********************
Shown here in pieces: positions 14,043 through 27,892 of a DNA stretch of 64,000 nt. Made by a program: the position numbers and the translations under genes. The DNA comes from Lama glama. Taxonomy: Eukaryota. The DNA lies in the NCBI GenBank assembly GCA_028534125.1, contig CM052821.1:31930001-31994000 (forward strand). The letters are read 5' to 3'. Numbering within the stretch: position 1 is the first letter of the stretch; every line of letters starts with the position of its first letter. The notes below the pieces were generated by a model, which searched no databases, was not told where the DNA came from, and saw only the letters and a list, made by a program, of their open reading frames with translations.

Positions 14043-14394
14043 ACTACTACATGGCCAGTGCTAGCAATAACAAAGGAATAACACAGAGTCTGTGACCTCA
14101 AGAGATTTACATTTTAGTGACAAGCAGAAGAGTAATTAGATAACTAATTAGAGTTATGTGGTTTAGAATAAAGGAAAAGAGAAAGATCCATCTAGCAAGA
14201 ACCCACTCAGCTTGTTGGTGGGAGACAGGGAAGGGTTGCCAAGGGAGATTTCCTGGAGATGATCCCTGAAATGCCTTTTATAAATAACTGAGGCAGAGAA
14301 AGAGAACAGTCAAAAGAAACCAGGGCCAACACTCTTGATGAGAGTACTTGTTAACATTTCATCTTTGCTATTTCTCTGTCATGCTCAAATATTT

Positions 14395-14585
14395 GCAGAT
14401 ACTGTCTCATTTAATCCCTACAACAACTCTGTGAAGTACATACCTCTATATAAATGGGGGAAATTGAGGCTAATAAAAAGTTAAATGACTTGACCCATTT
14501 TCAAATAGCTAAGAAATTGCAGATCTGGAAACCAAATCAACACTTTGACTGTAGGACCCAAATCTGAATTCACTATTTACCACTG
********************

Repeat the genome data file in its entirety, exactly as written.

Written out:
Shown here in pieces: positions 14,043 through 27,892 of a DNA stretch of 64,000 nt. Made by a program: the position numbers and the translations under genes. The DNA comes from Lama glama. Taxonomy: Eukaryota. The DNA lies in the NCBI GenBank assembly GCA_028534125.1, contig CM052821.1:31930001-31994000 (forward strand). The letters are read 5' to 3'. Numbering within the stretch: position 1 is the first letter of the stretch; every line of letters starts with the position of its first letter. The notes below the pieces were generated by a model, which searched no databases, was not told where the DNA came from, and saw only the letters and a list, made by a program, of their open reading frames with translations.

Positions 14043-14394
14043 ACTACTACATGGCCAGTGCTAGCAATAACAAAGGAATAACACAGAGTCTGTGACCTCA
14101 AGAGATTTACATTTTAGTGACAAGCAGAAGAGTAATTAGATAACTAATTAGAGTTATGTGGTTTAGAATAAAGGAAAAGAGAAAGATCCATCTAGCAAGA
14201 ACCCACTCAGCTTGTTGGTGGGAGACAGGGAAGGGTTGCCAAGGGAGATTTCCTGGAGATGATCCCTGAAATGCCTTTTATAAATAACTGAGGCAGAGAA
14301 AGAGAACAGTCAAAAGAAACCAGGGCCAACACTCTTGATGAGAGTACTTGTTAACATTTCATCTTTGCTATTTCTCTGTCATGCTCAAATATTT

Positions 14395-14585
14395 GCAGAT
14401 ACTGTCTCATTTAATCCCTACAACAACTCTGTGAAGTACATACCTCTATATAAATGGGGGAAATTGAGGCTAATAAAAAGTTAAATGACTTGACCCATTT
14501 TCAAATAGCTAAGAAATTGCAGATCTGGAAACCAAATCAACACTTTGACTGTAGGACCCAAATCTGAATTCACTATTTACCACTG